Judging from the variety of the sensors dodge used in these trucks the ECM uses whats called a "speed density" equation to determine fuel injection pulse widths for each intake stroke on each cylinder.
basically an array of sensors such as your MAP sensor, IAT sensor, and to an extent the TPS all determine the quality of the atmosphere inside the intake manifold, which implies how many molecules of oxygen exist in each cubic foot of air that passes through the manifold, affected by temperature, vacuum, throttle position, etc. which basically implies the "load" of the engine.
then the ecm compares this to a pre-programmed table that compares the rpm of the engine (and how much volume it should be displacing for a 5.2 or 5.9 engine at that rpm) and cross references the load (the amount of oxygen per volume in the manifold) to determine how much oxygen the engine is actually ingesting and at what rate.
as mentioned before by HeyYou, since your engine is of a bigger displacement then the computer thinks, the engine will run incredibly lean.. I'm surprised its even functional considering the differences in a 5.2 and an approximately 6.6 litre engine.
Since gasoline needs to be mixed with intake air in as fine of a mist as possible, and since barometric pressure has a great effect on how well gasoline remains suspended or re-condenses, the TPS is used by the ECM to either enrich or lean the mixture based on your throttle changes.
when you let off of the throttle, the still-decelerating engine pulls a considerable amount of vacuum across the intake manifold behind the closed butterflies, which makes gasoline very succeptible to evaporating and becoming more finely mixed with the intake air. as such, I can see most car manufacturers programming the computer to slightly lean the mixture during closing-throttle transitions in order to save fuel and help emissions. combined with the fact that your base fuel-injection map is already very lean for the displacement you are ACTUALLY running, this could be leaning the engine out enough to stall it.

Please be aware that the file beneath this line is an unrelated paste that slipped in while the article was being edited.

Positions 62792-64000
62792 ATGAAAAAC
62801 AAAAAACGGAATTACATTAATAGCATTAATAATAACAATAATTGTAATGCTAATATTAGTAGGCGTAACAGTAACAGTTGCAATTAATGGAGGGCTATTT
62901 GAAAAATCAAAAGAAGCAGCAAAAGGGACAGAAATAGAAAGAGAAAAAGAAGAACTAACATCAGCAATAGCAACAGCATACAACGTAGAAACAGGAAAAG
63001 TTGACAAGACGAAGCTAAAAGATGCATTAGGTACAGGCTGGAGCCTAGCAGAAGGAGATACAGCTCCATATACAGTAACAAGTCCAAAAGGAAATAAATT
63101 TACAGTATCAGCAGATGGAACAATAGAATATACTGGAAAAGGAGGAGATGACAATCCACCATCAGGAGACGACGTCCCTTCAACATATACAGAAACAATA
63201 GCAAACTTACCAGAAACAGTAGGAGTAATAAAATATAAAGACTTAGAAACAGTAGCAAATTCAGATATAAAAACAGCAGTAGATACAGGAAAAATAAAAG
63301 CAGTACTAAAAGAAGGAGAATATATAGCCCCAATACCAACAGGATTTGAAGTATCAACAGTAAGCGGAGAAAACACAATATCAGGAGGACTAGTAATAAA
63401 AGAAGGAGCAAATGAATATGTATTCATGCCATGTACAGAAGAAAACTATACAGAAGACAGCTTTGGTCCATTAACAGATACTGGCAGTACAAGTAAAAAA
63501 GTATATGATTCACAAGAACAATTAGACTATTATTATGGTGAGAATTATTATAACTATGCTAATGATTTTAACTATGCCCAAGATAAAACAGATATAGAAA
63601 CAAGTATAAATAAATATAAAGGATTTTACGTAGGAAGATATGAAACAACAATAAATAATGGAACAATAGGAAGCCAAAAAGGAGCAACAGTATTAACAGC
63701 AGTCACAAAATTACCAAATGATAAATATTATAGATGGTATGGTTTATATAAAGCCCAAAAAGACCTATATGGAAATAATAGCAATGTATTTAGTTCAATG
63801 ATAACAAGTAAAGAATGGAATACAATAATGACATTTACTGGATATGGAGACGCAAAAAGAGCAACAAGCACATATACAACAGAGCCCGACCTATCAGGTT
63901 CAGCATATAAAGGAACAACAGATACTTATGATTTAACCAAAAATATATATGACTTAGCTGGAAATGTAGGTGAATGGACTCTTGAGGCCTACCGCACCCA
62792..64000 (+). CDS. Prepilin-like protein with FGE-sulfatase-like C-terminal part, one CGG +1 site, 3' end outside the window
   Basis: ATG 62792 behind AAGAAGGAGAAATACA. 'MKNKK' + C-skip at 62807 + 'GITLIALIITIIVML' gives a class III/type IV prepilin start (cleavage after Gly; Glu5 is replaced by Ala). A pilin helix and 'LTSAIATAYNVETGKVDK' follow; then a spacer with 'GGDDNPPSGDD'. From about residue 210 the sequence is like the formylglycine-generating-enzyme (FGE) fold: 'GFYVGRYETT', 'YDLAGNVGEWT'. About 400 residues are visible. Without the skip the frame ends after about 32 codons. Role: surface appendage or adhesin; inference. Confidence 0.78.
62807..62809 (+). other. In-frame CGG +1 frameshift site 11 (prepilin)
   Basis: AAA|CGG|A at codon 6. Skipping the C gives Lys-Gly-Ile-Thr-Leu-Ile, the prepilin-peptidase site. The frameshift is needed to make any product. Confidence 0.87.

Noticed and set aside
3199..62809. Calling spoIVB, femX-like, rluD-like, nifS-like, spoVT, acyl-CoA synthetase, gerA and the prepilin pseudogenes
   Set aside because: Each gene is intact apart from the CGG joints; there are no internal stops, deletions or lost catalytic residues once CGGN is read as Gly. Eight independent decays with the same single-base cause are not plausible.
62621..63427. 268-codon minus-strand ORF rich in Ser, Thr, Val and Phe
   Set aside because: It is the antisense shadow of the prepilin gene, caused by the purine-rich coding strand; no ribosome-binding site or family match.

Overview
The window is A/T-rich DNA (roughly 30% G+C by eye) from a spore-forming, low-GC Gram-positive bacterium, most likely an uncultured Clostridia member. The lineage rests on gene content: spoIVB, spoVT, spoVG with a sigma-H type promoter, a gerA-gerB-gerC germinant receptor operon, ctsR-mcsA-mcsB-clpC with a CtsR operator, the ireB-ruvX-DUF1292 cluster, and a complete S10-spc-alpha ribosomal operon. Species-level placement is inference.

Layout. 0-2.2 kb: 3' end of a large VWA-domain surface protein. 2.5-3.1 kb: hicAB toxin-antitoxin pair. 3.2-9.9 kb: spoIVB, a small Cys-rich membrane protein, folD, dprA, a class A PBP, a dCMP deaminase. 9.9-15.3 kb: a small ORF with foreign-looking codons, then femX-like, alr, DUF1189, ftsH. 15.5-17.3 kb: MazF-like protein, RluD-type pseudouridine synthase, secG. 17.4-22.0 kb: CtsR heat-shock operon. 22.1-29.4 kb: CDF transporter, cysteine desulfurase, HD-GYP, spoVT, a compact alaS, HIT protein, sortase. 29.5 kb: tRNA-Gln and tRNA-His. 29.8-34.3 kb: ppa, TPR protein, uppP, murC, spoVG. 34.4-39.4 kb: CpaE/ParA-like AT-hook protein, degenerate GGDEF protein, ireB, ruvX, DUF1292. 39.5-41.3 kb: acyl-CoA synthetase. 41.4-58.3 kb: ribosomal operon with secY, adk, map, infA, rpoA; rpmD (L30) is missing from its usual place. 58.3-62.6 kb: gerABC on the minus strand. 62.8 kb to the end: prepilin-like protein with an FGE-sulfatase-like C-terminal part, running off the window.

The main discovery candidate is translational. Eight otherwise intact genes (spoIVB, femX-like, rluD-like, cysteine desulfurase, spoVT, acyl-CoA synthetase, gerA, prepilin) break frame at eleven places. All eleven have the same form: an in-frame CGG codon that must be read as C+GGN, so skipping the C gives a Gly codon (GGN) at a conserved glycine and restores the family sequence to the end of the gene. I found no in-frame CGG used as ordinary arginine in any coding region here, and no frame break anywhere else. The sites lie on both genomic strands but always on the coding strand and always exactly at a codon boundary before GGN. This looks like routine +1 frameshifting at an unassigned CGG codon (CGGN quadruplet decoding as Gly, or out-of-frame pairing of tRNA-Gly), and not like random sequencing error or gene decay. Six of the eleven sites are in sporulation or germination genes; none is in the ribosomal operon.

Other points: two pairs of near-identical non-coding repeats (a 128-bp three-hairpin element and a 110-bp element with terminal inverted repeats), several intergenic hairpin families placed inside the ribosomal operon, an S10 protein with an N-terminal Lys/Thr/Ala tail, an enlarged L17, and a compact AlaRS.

You said the throttle response is strong when you OPEN the throttle (and the TPS tells the computer to enrich the mixture due to the DROP in vacuum), so I bet you could (VERY CAREFULLY) experiment with disconnecting the TPS and having opposite results: weak throttle response, but solid during throttle closing.
Regardless, considering having a custom tune burned into an ECM can be both costly and complex, some short cuts modern-day-efi-hot-rodders sometimes take involves tricking the ECM.
For instance, you can consider simply buying a set of fuel injectors with a higher rate of flow, or upping the fuel-injection line pressure for example in proportion to the amount of displacement you have gained going from a 318 to a 408. However, these shortcuts are highly dependant on the new engine having a similar torque curve (which is an essence a VE curve) for them to be effective solutions.
Personally when I got done building my 408 I'm just slapping a carb on the bastard.